The other week I came across an article on what is quickly becoming my favorite blog entitled The Difference Between Amateurs and Professionals. The post outlines at least two dozen differences in the way amateurs versus professionals think and act. In this week’s post we are going to highlight some of the key differences between amateurs and professionals.
Year-end giving is a common theme for us and our clients, both because of the general spirit of the holiday as well as the calendar year tax deadline for charitable contributions. Structuring gifts to take full advantage of tax breaks is only prudent, as it reduces the “net cost” to you of supporting your favorite charity and empowers you to consider multiplying your gift and impact.
There are many different ways to define risk when it comes to investing. But one risk that is often overlooked and rarely ever talked about is sequence risk. What is sequence risk you might ask? It is the risk of experiencing bad investment outcomes at the wrong time.
While we will likely have more to say on tax reform in the coming weeks, we’d like to narrow in on a couple particular elements of the proposed reform in this post: the increase of the standard deduction, along with the related changes to the personal exemption and child tax credit.
Super accommodative monetary policy has been necessary to spur economic recovery and ensure markets don’t fall into a deflationary spiral. But these same policies which have kept interest rates at record lows for so long are creating vulnerabilities in the economy as debt levels continue to rise.
Giving someone “good advice” is rarely enough. Most of us already know what we should do, or what the right answer is…yet often times we still do the opposite. Advice moves from being “good” to being “effective” when it is tailored and delivered in such a way that actually spurs the behavioral change needed to attain the desired outcomes.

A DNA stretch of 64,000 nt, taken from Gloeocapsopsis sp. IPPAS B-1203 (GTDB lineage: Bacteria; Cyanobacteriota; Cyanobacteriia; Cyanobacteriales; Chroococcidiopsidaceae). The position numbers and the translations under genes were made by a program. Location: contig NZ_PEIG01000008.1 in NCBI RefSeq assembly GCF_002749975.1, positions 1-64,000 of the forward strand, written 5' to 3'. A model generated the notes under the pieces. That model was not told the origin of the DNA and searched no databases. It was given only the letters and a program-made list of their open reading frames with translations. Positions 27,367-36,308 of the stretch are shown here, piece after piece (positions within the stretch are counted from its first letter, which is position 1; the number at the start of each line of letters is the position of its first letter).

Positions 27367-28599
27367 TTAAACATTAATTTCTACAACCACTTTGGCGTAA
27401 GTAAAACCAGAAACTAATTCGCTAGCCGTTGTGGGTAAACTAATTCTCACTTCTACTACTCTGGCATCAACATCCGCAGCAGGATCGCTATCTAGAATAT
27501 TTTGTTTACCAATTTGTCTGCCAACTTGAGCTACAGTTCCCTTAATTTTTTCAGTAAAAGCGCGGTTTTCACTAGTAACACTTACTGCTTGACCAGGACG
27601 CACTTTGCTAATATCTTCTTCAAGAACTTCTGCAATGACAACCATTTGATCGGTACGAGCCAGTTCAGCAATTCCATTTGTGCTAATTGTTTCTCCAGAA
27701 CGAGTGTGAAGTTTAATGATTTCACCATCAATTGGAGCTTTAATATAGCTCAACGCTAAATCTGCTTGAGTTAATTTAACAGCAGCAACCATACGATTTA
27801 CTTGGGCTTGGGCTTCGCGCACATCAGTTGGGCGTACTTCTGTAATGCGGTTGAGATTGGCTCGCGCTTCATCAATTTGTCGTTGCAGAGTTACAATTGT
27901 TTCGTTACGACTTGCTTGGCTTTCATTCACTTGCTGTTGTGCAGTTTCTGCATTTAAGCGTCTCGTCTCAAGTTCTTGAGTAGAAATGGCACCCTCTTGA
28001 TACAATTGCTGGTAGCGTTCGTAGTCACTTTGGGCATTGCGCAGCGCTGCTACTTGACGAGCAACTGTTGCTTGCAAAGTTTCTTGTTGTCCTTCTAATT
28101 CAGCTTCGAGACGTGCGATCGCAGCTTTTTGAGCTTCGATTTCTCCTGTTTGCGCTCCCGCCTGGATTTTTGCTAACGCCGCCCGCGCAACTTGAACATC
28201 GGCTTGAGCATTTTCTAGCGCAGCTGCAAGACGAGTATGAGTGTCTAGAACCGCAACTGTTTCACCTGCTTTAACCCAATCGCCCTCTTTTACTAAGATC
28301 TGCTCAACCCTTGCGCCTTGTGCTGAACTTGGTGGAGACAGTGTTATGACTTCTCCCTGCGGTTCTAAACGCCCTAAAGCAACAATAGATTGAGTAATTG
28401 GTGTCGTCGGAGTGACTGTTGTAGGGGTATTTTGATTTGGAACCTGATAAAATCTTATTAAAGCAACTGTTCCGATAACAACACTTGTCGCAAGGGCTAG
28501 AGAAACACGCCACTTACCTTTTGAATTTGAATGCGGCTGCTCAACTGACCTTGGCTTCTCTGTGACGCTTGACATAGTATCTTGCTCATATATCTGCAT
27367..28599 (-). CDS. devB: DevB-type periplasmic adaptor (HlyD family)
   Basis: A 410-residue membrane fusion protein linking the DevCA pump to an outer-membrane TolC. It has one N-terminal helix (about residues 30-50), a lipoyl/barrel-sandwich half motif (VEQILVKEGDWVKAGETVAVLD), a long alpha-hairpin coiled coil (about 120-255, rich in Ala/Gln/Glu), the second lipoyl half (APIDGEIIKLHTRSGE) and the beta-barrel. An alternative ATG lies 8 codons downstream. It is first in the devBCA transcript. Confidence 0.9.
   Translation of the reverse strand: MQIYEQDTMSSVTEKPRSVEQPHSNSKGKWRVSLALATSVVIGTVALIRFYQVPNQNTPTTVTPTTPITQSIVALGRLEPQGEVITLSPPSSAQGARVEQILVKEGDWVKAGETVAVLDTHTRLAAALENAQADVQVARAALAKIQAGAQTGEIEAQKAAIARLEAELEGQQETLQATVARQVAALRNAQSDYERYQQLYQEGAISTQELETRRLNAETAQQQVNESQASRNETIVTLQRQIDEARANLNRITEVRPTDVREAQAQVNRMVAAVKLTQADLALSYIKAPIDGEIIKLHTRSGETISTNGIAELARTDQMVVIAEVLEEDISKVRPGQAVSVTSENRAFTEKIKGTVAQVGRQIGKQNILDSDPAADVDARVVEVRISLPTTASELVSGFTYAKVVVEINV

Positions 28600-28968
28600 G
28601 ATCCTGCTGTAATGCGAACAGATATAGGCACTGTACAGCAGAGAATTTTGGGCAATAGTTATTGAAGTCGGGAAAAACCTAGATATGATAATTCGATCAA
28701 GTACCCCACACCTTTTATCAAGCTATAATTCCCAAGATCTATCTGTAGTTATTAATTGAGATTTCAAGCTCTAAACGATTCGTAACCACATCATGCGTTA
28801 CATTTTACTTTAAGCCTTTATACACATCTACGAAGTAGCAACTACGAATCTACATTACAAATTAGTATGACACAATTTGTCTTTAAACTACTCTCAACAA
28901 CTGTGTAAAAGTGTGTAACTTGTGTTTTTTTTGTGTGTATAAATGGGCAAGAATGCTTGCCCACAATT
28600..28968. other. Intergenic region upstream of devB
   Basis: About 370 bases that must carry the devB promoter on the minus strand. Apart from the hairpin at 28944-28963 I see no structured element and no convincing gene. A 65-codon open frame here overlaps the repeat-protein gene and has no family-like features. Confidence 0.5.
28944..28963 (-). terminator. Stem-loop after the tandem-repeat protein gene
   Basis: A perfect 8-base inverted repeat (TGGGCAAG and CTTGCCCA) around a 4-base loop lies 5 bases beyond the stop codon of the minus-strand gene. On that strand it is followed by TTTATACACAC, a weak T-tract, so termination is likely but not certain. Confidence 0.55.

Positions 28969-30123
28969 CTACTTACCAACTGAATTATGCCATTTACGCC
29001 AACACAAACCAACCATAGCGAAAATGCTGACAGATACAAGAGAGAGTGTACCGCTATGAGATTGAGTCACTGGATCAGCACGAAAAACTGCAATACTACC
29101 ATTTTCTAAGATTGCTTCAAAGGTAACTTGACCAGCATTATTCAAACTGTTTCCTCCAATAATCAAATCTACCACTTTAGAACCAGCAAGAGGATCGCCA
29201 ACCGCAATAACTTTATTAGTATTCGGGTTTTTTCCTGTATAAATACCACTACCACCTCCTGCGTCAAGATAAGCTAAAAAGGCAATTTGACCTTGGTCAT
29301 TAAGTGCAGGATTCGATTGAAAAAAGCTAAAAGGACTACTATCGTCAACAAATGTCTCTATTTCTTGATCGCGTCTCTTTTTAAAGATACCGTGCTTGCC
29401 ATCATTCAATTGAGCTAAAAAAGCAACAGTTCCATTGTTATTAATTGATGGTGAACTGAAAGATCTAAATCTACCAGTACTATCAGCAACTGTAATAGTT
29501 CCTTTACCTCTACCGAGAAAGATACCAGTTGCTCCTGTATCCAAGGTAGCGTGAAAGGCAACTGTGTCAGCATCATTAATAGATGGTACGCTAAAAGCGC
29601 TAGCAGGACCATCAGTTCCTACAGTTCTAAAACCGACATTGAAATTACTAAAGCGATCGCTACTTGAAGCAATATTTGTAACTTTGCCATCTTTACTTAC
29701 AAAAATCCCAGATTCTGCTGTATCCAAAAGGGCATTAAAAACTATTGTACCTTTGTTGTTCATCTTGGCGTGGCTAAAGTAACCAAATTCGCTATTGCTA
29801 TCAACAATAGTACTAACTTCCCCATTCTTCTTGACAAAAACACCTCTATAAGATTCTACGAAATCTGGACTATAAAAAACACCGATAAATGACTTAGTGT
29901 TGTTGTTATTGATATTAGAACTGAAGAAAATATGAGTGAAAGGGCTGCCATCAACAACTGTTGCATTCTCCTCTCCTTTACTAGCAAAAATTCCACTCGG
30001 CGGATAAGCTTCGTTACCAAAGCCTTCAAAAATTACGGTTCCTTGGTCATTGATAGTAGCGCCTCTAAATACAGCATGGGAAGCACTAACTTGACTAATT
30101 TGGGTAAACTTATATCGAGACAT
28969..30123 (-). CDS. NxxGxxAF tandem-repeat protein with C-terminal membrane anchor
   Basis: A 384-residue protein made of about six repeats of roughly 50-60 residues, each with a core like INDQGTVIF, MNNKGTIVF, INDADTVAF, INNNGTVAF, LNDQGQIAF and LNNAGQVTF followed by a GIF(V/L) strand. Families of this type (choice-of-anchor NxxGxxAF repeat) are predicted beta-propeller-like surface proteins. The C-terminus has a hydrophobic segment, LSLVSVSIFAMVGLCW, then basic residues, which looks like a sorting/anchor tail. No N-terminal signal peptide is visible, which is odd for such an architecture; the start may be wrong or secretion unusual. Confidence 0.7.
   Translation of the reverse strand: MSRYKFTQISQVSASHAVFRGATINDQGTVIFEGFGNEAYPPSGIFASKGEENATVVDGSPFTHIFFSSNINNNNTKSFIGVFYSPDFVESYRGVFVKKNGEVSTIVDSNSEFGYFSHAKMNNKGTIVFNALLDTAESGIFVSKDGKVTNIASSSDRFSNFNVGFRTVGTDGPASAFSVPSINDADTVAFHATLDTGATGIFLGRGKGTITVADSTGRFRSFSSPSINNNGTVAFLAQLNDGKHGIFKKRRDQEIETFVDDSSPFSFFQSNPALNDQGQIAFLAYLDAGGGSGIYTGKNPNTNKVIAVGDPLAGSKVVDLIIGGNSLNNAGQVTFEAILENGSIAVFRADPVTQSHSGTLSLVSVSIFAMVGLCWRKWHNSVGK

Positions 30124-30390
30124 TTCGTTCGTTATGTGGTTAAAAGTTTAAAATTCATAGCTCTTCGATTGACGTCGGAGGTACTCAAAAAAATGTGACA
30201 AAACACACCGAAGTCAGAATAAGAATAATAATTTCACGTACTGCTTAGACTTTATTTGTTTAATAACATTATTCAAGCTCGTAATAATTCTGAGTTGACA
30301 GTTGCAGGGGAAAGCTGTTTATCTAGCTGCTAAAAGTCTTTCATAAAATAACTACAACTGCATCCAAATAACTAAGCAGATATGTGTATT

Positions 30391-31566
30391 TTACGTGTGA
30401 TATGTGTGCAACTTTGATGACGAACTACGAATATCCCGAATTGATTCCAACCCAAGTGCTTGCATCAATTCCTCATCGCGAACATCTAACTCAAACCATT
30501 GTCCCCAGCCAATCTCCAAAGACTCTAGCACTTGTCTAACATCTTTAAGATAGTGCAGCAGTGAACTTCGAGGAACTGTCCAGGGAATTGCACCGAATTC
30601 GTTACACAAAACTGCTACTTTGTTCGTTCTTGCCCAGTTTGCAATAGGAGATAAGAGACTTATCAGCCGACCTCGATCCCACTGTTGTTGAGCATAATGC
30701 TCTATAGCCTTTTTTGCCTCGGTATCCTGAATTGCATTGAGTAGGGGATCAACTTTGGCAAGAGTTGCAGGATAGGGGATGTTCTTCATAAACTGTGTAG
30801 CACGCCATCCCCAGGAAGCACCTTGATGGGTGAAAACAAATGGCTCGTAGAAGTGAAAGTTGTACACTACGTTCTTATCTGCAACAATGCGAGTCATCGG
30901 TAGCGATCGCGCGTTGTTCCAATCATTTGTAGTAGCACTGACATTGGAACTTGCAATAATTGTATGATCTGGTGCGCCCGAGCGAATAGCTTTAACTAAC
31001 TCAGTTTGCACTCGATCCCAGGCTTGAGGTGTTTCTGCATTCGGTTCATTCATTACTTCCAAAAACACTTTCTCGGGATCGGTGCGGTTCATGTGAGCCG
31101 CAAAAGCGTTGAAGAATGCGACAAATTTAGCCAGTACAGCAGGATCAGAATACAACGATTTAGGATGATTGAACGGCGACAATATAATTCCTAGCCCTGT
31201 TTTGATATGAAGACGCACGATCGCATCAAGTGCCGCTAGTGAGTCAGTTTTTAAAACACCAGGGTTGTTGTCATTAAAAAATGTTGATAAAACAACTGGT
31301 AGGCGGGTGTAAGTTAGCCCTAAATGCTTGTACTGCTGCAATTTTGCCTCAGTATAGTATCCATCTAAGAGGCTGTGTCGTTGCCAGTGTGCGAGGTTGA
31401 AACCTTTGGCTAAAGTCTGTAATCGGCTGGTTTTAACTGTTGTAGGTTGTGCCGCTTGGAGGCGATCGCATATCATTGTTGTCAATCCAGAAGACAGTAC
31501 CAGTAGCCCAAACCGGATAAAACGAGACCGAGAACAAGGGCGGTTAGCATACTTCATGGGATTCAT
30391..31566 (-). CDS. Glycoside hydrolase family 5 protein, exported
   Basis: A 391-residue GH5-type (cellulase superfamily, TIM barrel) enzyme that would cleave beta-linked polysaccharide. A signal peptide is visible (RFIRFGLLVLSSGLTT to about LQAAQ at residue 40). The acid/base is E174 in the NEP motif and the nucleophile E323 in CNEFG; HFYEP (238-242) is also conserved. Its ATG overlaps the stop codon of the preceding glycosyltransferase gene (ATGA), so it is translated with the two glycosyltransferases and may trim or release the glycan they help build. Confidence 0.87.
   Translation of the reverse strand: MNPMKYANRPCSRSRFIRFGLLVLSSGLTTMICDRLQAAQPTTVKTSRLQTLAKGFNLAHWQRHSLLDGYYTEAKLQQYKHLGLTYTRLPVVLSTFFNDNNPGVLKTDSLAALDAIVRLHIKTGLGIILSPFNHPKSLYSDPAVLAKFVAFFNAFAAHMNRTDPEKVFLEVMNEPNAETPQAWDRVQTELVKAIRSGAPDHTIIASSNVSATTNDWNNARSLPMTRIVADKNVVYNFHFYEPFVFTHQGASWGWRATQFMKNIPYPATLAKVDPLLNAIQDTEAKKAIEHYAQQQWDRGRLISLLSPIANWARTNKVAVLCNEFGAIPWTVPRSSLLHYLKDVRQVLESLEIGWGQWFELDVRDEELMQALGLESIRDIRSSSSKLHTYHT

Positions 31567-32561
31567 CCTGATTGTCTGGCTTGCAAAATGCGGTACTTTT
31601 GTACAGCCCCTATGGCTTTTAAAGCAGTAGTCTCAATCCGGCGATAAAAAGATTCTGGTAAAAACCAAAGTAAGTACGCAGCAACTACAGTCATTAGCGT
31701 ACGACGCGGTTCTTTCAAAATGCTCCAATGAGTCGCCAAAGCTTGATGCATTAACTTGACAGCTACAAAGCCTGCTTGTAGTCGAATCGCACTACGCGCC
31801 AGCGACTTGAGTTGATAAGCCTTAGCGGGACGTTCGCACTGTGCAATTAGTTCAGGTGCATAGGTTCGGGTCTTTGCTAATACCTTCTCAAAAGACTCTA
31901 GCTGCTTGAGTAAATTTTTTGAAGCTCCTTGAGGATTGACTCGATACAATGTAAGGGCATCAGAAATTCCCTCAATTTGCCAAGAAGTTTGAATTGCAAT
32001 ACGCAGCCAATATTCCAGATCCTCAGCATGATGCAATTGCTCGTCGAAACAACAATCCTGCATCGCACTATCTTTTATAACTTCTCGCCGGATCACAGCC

The prospect of major tax reform is obviously playing a very prominent role on the political stage right now. Given the current focus, we thought we’d write about a widely debated symbol of supply side economic theory - the Laffer Curve.
In order to generate returns in excess of the risk free rate (think FDIC insured savings accounts at banks which are as close to “risk free” as you can get), one will have to take on some degree of risk, which could lead to a loss of principal. As the saying goes, “you can’t have your cake and eat it too.” Or can you?
Since we can’t predict the future with any level of confidence, we chose to take a more humble approach to investing which spreads risk across as many different, non-correlated investments as possible as well as using trend following techniques to provide some downside protection on our publicly traded investments.
I recently read Michael Lewis’ new book entitled The Undoing Project which is all about the history of behavioral economics, which is a discipline that has created a paradigm shift in my understanding of human behavior. In this week’s post we will share one of the many stories from the book and explain how it relates to investment decisions.
Next Tuesday our congressional leaders will return from their August break and begin what is sure to be an exciting fall session. Among many other things, they face the start of a new fiscal year, meaning one of the top priorities in coming weeks will be budget negotiations which could culminate in a standoff between the Capitol and the White House.
Investors have been worried about rising rates and what a rising rate environment means for their bond investments. In response, some investors have concluded that it is better to hold individual bonds versus a bond fund.In today’s post, we’ll unpack why it is a misconception to believe that individual bonds are somehow less risky than bond funds.